Pray to the Empty Wells by Iryna Shuvalova

Iryna Shuvalova COLT MA Graduate D'14 published a new book. Pray to the Empty Wells is a prayer that overflows. Shuvalova's lyric poetry is thick with beauty, memory and sorrow; with folklore, story and song. In these superb translations the strange charm of her voice lures us, catches in our throat and threatens never to leave us.
—Sasha Dugdale, British poet, playwright, translator, and author of four poetry titles, including Joy, The Red House, The Estate, and The Notebook.

Praise for Pray to the Empty Wells

In the 21st century, Ukraine had more revolutions than any other country in the world. I have lost count. The people stand up, protest, and then again see their hopes crushed by yet another corrupt politician that rode to power on the wave of populism. And, yet, in the midst of this crisis, one sees a new generation of Ukrainians--young people who are deeply intelligent, optimistic, full of energy. They love poetry. Their poets are amongst the most energetic in Europe. What a joy it is to open the English translation by one of them, Iryna Shuvalova. 

     What are Shuvalova's poems like?

     They are spells. 

     They step out of time, out of reality, out of mundane detail.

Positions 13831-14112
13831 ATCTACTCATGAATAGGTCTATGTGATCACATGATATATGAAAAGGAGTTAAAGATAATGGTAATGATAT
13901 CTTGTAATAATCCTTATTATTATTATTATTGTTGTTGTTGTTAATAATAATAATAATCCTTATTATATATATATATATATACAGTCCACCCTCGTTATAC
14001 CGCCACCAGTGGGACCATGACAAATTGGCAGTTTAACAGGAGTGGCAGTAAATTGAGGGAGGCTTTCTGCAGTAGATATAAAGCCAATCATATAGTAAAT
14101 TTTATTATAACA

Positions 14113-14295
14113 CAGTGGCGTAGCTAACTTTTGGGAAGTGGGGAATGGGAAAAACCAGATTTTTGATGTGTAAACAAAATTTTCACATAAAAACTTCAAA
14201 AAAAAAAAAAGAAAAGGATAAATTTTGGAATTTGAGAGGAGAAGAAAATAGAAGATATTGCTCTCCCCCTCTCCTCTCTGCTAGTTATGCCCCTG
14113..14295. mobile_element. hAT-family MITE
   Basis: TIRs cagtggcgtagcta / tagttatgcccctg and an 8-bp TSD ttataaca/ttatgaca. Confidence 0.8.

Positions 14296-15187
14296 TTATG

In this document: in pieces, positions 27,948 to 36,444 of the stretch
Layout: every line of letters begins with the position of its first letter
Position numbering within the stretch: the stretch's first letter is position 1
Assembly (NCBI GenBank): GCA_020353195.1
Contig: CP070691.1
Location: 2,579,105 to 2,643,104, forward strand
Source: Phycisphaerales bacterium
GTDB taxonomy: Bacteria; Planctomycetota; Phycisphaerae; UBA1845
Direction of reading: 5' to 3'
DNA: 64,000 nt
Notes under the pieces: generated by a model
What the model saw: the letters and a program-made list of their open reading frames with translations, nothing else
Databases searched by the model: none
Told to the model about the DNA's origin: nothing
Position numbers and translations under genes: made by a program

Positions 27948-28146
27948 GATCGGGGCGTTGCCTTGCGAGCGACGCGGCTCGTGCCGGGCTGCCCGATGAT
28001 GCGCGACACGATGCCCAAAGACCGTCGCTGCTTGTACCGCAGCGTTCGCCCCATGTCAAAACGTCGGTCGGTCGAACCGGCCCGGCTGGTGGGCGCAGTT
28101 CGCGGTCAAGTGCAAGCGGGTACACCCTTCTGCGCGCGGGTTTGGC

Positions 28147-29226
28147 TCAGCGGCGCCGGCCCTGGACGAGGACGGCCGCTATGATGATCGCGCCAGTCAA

While around her, the country is erupting in violence, Shuvalova imagines the bathroom in which she washes  off her "future children." 

     While the country tries to step out from its past, and hope for the present, Shuvalova asks us: what is memory?

     And, indeed, what is memory?

     She sees memory as smoke that "hangs between the trees/ between the buildings / like bedsheets left to dry, they stick to your face."

      This is a vision of a poet who builds the country of dreams in order to survive in one of real drama.

      What is memory, again?

      "Memory /thick as milk / flows between houses"

       How does one live with such a memory? What can be done "when there is an ax in the pocket, a knife in the sleeve"?

Her answer is very matter of fact:

      "There is no need to make up stories, when right / in front of you is history." Indeed. This is beautiful work.

—Ilya Kaminsky, author of Deaf Republic

Iryna Shuvalova's poems weave a mythical landscape with the force of folk incantations that can both sparkle and burn. Here, like in Oleh Lysheha's otherworldly poetry, we surrender to magic conjured up by familiar objects, as we become aware of a Nature that is very conscious and breathing on the back of our necks. Pray to the Empty Well, is a handsome collection that also includes Shuvalova's longer poems on parting, New York and the war in Ukraine. There is hope that "a brand new era" will begin, "but no one comes out of the night's big house." This is a bilingual volume and translator Olena Jennings has worked with the poet to deliver the original Ukrainian as striking poems in English. 
Virlana Tkacz, translator and theatre director, Yara Arts Group at La MaMa Experimental Theatre, New York